We spend our entire lives building a career and a life supported by this career. Our work and our jobs become so much more than just that—they are our life and an aspect of what makes us who we are. With so much of our identity residing in the work we do each day, it’s not hard to imagine the struggles retirement might be met with. While the issue of adjustment and mental and physical health worries exist for all individuals entering retirement, historically men hold their careers as more central indicators of their identities. Consider these mental and physical adjustments you can make to your daily life in order to retire in a happier and healthier state.


Of course, exercise and diet play an essential role in our overall health regardless of our age or place in life. This is something most all of us know. Regular exercise and a well-balanced diet do wonders to keep us healthy and maintain a strong mental state. However, when we enter retirement, we’re faced with significantly more time on our hands and significantly fewer responsibilities. One of the most difficult aspects of retirement for men can be losing that daily time consuming responsibility. We create a pattern of waking up at the same time, going to work, fulfilling our responsibilities, and rewarding ourselves at the end of the day with some “downtime”. Without the constant pattern of going to work each day, it can be very easy for the newly retired to lose sight of their sense of personal fulfillment. Try to create new daily patterns by exercising each and every day at the same time. Make exercise your new daily activity and routine. This is great for your physical health, necessary for your mental clarity, and can be extremely important in adjusting to your new daily life.

Find a hobby
Just as exercise and meal planning can become a wonderful replacement for daily activities, hobbies can also be extremely important during retirement. In many ways, men define who they are by the work that they perform. Entering retirement can really fragment an individual’s sense of being, even without them realizing it. By picking up a meaningful and time-consuming hobby, men can find a renewed sense of self-worth and awareness, while also filling their time with something important to them. Obviously, this hobby varies from one individual to the next—finding something that suits your interests and is sustainable is very important.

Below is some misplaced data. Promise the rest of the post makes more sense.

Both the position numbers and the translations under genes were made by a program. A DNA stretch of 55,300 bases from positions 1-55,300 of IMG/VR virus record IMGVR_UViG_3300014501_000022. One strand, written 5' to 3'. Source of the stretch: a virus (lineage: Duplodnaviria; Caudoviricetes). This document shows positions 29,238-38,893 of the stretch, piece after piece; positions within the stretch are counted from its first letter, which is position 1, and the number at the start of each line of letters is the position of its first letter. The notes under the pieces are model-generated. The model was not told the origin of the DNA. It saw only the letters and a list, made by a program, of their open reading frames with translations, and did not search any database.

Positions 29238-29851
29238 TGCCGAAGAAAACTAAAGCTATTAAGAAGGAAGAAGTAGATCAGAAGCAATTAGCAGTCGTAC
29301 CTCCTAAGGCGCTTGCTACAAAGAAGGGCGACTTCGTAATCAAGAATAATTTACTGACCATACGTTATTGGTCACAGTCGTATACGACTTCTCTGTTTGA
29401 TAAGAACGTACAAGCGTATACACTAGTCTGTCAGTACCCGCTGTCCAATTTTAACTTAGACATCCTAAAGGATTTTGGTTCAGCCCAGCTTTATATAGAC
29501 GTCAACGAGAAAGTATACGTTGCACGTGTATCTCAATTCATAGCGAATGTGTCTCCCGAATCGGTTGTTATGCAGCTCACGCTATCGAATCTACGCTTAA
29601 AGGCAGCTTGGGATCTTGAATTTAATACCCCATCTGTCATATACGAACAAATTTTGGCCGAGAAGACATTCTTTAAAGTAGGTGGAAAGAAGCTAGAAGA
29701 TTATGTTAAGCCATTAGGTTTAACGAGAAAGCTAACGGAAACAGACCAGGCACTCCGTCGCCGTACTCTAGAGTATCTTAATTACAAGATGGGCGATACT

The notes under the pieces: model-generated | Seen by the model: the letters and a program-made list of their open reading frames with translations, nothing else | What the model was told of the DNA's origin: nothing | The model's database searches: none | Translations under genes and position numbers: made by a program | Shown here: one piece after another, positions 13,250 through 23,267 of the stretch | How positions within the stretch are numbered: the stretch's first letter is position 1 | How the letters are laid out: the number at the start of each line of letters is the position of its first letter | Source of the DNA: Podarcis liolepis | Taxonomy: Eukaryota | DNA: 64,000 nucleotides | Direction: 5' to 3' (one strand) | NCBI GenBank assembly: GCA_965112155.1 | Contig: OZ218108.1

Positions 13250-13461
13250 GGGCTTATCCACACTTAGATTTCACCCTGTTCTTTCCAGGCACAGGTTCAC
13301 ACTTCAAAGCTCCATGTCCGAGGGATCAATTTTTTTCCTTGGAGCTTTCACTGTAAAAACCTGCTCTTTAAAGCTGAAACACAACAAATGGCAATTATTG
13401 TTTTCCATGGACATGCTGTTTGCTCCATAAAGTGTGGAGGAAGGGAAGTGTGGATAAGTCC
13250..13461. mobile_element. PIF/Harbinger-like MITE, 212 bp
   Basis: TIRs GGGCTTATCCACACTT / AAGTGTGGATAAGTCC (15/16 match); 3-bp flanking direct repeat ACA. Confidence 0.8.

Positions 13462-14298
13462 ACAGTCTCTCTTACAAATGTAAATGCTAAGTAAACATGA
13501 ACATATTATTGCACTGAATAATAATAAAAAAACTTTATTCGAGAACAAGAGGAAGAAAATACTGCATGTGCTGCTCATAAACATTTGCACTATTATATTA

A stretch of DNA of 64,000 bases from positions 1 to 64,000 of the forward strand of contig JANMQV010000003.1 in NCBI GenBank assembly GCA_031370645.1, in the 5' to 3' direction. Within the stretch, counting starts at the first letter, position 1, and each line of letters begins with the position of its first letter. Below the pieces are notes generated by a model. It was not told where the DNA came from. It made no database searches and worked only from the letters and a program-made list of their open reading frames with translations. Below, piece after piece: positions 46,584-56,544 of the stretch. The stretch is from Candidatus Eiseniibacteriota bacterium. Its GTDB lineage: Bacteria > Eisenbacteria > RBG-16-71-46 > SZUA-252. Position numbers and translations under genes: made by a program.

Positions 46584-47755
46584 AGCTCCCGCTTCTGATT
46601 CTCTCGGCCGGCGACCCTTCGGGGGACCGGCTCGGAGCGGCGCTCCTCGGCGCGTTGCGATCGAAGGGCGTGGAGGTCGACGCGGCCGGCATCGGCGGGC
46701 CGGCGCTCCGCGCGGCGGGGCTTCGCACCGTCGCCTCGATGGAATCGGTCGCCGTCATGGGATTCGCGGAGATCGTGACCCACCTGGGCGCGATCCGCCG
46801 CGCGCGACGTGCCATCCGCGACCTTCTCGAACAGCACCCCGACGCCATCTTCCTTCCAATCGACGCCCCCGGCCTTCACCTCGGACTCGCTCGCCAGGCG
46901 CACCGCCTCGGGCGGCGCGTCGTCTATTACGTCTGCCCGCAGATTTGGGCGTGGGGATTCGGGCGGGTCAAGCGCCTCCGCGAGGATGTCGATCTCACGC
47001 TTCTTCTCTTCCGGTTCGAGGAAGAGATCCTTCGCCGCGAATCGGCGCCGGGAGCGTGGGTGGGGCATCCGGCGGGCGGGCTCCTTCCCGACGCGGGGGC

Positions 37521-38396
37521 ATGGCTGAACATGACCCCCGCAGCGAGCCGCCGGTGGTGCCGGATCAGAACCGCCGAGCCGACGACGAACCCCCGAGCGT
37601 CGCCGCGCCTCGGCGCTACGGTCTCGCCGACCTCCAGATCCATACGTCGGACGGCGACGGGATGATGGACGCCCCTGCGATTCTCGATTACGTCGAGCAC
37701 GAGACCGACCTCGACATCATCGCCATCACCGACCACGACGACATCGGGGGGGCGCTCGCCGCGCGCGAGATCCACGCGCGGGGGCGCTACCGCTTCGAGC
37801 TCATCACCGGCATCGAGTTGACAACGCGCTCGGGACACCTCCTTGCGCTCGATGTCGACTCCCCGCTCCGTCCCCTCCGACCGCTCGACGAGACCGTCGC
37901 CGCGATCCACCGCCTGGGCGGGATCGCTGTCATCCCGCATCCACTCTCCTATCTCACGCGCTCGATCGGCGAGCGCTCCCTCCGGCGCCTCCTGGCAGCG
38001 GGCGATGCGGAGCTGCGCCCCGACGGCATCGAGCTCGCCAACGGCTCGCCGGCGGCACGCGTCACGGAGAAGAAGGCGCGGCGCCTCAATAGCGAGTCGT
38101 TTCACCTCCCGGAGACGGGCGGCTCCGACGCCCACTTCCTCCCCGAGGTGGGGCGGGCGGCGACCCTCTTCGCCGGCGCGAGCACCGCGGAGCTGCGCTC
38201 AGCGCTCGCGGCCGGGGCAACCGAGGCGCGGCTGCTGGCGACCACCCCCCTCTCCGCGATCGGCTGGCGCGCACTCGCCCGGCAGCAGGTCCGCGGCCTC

Extended learning
Mental wellness is a huge concern for individuals who have recently retired. Many men fall into bouts of depression or anxiety when their life circumstances alter because of retirement. That being said, there are many ways to combat this negativity associated with retirement at times. As the online world continues to flourish and expand, useful resources for education and extended learning are becoming more and more accessible and effective. Education can be a wonderful activity for retired individuals to take part in. Not only will taking classes, studying educational materials, and expanding one’s mind encourage the mental faculties, it can also bring greater joy and purpose to an individual’s life. Explore your many options on sites like Massachusetts Institute of Technology Open Courseware, TED talks, or the Khan Academy. These online resources offer easy and exceptional avenues for learning and education that can be extremely worthwhile for individuals interested in extending their education in their retirement.

This guest post is provided by Mariana Ashley, who writes about educational issues for and can be reached by email at